William J. Schroeder recently passed the one-year mark with an artificial heart in his chest, but debate continues about the desirability of experimental use of the device on a permanent basis.
The Food and Drug Administration has scheduled a Dec. 20 advisory panel meeting to consider whether changes should be made in implant procedures before additional operations are permitted, in light of complications suffered by artificial heart recipients to date.
The FDA originally gave Dr. William DeVries, now at the Humana Heart Institute in Louisville, permission to do a total of seven permanent implants with the Jarvik-7. He is the only surgeon in the country with such approval.
DeVries' first four patients suffered major blood complications, primarily strokes, and only two of them remain alive today. Schroeder has had three strokes and remains hospitalized, severely debilitated and able to speak only a few words at a time, according to recent reports. Murray P. Haydon, who received the heart last February, had a minor stroke and remains in the hospital with breathing problems.
The first patient, dentist Barney B. Clark, died in March 1983, after three months with the device. Jack Burcham died in April of bleeding problems, 10 days after his implant. In Sweden, a fifth Jarvik-7 patient died last month after a stroke.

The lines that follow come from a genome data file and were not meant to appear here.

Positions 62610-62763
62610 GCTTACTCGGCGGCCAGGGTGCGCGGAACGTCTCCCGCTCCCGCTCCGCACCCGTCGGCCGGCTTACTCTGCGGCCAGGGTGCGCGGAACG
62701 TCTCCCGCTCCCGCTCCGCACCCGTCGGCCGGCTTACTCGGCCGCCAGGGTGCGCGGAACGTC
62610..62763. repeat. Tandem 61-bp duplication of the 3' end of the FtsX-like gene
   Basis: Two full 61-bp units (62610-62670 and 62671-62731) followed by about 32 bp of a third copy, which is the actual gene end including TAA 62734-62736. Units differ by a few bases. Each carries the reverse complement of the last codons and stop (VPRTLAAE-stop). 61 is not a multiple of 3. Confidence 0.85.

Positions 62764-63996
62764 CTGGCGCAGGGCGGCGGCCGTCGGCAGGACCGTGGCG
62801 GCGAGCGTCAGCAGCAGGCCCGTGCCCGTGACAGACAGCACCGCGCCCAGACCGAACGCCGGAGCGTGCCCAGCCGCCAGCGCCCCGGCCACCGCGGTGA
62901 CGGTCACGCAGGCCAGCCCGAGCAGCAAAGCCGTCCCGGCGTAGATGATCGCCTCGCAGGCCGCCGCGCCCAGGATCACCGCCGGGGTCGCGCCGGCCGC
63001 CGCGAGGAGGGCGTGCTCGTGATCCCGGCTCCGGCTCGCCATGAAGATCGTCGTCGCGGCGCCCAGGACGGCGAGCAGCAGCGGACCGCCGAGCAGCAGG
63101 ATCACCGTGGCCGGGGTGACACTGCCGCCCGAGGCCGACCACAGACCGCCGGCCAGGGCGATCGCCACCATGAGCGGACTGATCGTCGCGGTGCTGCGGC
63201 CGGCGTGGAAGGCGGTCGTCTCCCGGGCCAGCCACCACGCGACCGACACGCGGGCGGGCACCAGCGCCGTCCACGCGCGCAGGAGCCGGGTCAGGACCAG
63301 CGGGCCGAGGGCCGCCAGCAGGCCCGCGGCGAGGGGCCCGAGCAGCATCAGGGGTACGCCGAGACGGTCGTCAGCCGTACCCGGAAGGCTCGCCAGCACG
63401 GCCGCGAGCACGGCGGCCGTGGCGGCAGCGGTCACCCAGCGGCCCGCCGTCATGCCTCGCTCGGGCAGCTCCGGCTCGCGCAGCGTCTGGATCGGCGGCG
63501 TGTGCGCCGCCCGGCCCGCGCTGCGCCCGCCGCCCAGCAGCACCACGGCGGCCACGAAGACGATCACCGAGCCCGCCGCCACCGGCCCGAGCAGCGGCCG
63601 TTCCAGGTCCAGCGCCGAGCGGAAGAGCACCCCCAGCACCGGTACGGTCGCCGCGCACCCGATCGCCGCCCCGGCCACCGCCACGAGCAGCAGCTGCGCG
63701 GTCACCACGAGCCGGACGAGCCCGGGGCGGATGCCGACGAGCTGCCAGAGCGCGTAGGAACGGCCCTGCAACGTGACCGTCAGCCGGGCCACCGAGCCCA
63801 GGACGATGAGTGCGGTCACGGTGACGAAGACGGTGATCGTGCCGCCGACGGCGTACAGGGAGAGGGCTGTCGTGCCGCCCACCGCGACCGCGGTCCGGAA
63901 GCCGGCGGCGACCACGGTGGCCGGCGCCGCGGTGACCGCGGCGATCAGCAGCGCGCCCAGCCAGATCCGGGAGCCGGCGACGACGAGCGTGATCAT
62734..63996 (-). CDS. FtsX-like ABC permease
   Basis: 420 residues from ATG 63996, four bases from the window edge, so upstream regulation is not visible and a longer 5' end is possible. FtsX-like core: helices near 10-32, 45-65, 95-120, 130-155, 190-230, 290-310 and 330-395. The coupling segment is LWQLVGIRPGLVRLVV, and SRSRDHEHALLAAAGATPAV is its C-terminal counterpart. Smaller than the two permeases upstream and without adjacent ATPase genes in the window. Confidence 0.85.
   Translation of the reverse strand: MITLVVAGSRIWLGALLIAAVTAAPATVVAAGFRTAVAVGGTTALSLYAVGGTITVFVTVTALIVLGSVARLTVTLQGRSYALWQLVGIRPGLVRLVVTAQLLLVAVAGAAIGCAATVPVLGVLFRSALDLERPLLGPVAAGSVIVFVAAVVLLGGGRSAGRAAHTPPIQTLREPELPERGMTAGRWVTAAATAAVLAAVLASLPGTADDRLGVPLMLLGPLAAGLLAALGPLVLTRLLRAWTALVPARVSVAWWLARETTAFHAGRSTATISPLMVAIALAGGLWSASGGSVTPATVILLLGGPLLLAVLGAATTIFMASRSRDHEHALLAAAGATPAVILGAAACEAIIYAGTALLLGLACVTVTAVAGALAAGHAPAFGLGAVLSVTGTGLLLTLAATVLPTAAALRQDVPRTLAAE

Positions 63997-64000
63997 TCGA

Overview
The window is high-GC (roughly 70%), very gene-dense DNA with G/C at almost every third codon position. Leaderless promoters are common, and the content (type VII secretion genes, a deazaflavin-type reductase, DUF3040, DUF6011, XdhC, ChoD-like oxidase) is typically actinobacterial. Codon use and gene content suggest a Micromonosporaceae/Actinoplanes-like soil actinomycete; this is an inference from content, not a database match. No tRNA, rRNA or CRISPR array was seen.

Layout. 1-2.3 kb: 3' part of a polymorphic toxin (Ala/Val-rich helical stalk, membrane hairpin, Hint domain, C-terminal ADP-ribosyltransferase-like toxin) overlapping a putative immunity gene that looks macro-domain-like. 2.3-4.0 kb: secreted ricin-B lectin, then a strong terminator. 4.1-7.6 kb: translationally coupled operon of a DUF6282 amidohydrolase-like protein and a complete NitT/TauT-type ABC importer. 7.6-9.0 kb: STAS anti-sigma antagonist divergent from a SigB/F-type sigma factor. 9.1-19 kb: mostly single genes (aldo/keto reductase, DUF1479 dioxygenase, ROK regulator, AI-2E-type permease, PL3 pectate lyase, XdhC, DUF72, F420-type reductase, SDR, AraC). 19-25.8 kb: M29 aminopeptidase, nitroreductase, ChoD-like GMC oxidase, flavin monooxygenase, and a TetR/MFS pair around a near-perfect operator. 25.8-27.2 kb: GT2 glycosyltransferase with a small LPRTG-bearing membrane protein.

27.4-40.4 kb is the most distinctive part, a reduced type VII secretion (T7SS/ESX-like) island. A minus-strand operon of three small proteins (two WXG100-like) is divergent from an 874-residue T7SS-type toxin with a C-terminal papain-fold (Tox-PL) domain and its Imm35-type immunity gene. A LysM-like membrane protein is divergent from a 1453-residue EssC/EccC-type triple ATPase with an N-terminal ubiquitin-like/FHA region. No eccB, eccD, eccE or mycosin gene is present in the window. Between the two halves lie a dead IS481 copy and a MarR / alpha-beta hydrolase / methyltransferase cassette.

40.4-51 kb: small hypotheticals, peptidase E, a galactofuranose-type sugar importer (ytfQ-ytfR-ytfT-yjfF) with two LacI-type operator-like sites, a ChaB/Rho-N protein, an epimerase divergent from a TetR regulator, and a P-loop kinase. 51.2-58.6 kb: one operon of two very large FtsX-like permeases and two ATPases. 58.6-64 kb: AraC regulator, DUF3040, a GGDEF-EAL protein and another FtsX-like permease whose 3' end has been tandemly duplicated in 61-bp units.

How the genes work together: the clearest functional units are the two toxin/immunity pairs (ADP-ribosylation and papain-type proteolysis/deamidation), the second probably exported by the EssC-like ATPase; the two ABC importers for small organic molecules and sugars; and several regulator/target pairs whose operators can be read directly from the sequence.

DeVries has vowed to finish the final three transplants, although it has been more than six months since his last attempt. Until now, the FDA has largely maintained an arms-length relationship with him, allowing the research to continue but asking DeVries and Symbion, the Salt Lake City manufacturer of the heart, to submit a mid-course progress report rather than waiting until all seven have been completed.
The head of the FDA's circulatory system devices panel, Dr. Charles McIntosh of the National Heart, Lung and Blood Institute, asked to have a meeting to review the issues, FDA spokesman David Duarte said. He emphasized that the agency had made no decisions about the permanent artificial heart.
The FDA has also granted permission to four centers to do temporary artificial heart implants for patients waiting for human heart transplants.
ONE THING LEADS TO ANOTHER . . . In basic scientific research, one discovery often has a ripple effect, leading to unforeseen advances in other areas. The announcement this week by the National Cancer Institute of promising results in initial human studies of a new immune therapy for cancer began a decade ago in the laboratory of NCI's Dr. Robert Gallo.
At that time, Gallo's team identified and purified a natural substance made in small amounts in the body by specialized white blood cells, known as T-cells. He called it "T-cell growth factor" and went on to use it in basic laboratory studies that led to the discoveries of the first human cancer viruses. More recently, notes Howard Streicher, a senior staff fellow there, the protein was essential in growing laboratory T-cells that made possible the discovery of a related virus that causes AIDS -- Human T-Cell Lymphotropic Virus-3, or HTLV-3.
While Gallo was using it in his studies, Dr. Steven A. Rosenberg saw the substance -- later renamed interleukin-2 -- as a potential practical aid in cancer therapy.